Forecasting Temperature Trends during a Radiation Frost Night


The FFST_E.xls (English units) and FFST_M.xls (metric units) application, which is based on the method of Allen (1957), uses historical records of air and dew-point temperature at two hours past sunset and the observed minimum temperature during clear sky, calm, frost nights to develop the regression coefficients need to accurately predict the minimum temperature during a particular period of the year. Two hours past sunset is the model starting time (to), which corresponds to when the net radiation reaches its minimum. Assuming there is little or no cloud cover or fog during the night, the net radiation changes little from time to until sunrise the next morning. If there are clouds or fog, the model will predict temperature lower than observed. If a cold front passes or if there is cold air drainage, the predicted temperature may be too high. For use in the FFST.xls application program, select data only from radiation frost nights. And avoid nights with wind speeds greater than 2.0 m s-1 (5 mph) and nights with cloud cover or fog. Note that one can use data from nights when the minimum air temperature does not fall below 0 C (32oF) as long as the night had clear skies and calm or little wind.

The FTrend_E.xls and FTrend_M.xls application use an empirical temperature trend model to predict how the temperature will change during a radiation frost night (with calm winds) from two hours past sunset to sunrise. Sunset and sunrise are determined from the input latitude, longitude and date. The model uses a square root function to predict the air temperature from two hours after sunset (at time to) until reaching the predicted minimum temperature (Tp) at sunrise (at time tp) the next morning. In addition to the air temperature, the application calculates the change in wet-bulb temperature based on temperature trend and initial dew-point temperature. The Title and Help worksheets provide information on the developers and instructions on how to use the program. The Input worksheet is used to input temperature data and to display the results of the trend calculations. The Wet-bulb worksheet is used to calculate the air temperature corresponding to the air and dew-point temperature at a given elevation. The Forecast worksheet is used to calculate an estimate of the minimum temperature at sunrise the next morning using an input of the air and dew-point temperatures measured at two hours past sunset.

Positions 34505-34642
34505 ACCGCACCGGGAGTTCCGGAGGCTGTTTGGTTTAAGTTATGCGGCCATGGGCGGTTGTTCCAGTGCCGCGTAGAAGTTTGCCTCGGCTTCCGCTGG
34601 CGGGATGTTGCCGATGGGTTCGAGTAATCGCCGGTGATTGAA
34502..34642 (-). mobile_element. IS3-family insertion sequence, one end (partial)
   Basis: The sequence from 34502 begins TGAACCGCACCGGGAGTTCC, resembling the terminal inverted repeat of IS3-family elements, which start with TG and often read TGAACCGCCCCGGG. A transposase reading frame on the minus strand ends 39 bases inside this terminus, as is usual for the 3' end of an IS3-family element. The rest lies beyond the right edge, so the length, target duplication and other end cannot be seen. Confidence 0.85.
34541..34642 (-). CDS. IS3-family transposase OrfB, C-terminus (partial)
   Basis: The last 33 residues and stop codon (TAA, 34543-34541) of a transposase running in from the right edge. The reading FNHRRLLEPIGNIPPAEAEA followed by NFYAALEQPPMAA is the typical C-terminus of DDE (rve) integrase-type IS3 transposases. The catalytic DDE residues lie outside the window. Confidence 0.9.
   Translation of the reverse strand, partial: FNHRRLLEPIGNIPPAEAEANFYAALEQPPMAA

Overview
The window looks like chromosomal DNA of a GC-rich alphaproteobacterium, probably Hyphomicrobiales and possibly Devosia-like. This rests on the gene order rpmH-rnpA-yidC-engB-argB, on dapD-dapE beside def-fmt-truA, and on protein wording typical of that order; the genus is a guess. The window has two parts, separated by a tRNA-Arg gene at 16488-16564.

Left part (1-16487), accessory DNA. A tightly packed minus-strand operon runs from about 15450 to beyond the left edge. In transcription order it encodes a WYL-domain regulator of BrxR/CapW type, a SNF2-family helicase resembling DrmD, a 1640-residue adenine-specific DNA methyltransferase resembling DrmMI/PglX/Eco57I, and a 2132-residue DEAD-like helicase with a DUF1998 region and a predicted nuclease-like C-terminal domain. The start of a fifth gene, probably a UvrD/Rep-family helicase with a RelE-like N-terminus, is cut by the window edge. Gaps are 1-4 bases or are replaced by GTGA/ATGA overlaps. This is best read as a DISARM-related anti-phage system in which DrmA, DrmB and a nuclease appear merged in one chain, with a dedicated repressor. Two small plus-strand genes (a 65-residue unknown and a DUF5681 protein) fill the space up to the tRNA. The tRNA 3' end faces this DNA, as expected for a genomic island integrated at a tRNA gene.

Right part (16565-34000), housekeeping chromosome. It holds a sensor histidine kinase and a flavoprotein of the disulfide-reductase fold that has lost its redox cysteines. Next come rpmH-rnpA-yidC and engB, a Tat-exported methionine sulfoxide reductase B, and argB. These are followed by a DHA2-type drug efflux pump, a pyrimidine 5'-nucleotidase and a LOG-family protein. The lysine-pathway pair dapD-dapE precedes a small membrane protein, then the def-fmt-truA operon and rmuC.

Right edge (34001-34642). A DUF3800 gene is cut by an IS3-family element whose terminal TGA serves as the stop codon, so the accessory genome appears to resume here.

The Plot in the FTrend.xls application is useful to help decide if the sprinkler should be used or not. For growers without soil water-logging problems, shortage of water or concerns about cost, it is best to start the sprinklers when the wet-bulb temperature approaches either 0C (32oF) or the critical damage temperature, depending on the value of the crop and concern about losses. For growers who are concerned about these problems, using the FTrend.xls application will help to determine when to start the sprinklers.

If the plants are wetted by sprinklers, they should be started so that they are all operating when the wet-bulb temperature is above but approaching the critical damage temperature (Tc). However, note that the published critical damage temperatures are not always correct, so selecting a Tc that is 0.5C (1.0oF) higher than the published value might be advisable. The choice depends on the risk one is willing to accept. If the minimum temperature (Tp) is forecast to be more than 1.0 C lower than Tc, it is generally advisable to start the sprinklers as the wet-bulb temperature approaches Tc using the FTrend.xls application.

When Tp is forecast to be near Tc, the decision whether to protect and when to protect depends on the dew-point temperature and how long the air temperature is likely to stay below Tc. If the dew-point temperature is low, then it is often advisable to start the sprinklers before Tw falls below Tc. If there is only a short time prior to sunrise with the temperature falling below Tc, it might be wise to not start the sprinklers. The choice depends on the amount of risk the grower wants to accept and if there are problems with water-logging, water shortage, or cost.


Click here for FFST_E.xls

Click here for FFST_M.xls

Click here for FTrend_E.xls

Click here for FTrend_M.xls